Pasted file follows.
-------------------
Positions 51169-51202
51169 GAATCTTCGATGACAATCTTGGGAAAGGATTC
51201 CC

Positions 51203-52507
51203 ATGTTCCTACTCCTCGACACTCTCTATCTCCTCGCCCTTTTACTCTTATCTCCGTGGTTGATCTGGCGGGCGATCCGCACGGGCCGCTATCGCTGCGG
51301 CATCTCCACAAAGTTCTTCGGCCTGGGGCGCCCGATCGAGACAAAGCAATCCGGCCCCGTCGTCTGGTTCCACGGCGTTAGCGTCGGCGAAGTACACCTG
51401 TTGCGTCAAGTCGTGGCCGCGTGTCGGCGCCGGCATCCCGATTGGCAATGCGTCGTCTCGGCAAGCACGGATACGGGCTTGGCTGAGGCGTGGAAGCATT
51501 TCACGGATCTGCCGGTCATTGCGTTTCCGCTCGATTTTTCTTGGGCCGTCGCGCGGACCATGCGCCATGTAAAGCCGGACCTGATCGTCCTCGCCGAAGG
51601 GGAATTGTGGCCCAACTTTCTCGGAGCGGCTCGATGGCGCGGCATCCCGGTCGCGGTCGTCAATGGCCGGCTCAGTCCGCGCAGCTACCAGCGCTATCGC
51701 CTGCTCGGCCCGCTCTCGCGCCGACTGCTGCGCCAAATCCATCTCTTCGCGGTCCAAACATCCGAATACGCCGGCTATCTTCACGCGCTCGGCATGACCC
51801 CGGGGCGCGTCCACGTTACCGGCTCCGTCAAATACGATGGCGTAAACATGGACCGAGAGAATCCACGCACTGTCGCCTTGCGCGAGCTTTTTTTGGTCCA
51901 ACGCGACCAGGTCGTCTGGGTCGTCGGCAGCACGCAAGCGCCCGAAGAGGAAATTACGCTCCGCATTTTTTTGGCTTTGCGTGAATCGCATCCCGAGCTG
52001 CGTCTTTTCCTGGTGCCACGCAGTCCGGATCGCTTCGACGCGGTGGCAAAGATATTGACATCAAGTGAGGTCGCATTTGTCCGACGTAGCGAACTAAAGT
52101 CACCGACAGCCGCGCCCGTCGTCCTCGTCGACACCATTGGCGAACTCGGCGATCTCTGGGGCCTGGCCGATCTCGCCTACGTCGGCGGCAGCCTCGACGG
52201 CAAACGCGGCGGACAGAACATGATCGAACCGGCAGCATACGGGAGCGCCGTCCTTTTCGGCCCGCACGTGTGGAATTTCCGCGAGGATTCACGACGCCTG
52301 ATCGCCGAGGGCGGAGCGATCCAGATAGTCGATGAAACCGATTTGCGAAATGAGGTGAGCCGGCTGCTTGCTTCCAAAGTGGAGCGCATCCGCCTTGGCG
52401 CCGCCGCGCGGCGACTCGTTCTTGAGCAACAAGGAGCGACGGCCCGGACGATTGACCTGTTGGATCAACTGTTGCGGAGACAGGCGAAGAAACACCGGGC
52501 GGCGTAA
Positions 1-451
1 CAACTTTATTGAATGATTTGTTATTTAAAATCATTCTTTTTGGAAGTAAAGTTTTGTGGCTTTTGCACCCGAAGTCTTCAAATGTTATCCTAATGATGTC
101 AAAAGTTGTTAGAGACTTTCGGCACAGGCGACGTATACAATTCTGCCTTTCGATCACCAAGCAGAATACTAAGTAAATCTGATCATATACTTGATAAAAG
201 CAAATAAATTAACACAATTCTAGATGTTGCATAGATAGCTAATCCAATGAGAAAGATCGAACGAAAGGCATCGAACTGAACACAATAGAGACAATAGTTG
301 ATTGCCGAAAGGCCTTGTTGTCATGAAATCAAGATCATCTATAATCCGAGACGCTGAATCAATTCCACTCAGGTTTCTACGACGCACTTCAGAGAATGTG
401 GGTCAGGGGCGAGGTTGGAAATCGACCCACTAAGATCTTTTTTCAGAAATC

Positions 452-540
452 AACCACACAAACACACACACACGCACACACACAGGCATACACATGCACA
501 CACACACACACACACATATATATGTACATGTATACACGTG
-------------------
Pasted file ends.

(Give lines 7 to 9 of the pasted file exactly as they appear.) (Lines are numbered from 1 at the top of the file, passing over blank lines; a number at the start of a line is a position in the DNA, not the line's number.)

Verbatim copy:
51401 TTGCGTCAAGTCGTGGCCGCGTGTCGGCGCCGGCATCCCGATTGGCAATGCGTCGTCTCGGCAAGCACGGATACGGGCTTGGCTGAGGCGTGGAAGCATT
51501 TCACGGATCTGCCGGTCATTGCGTTTCCGCTCGATTTTTCTTGGGCCGTCGCGCGGACCATGCGCCATGTAAAGCCGGACCTGATCGTCCTCGCCGAAGG
51601 GGAATTGTGGCCCAACTTTCTCGGAGCGGCTCGATGGCGCGGCATCCCGGTCGCGGTCGTCAATGGCCGGCTCAGTCCGCGCAGCTACCAGCGCTATCGC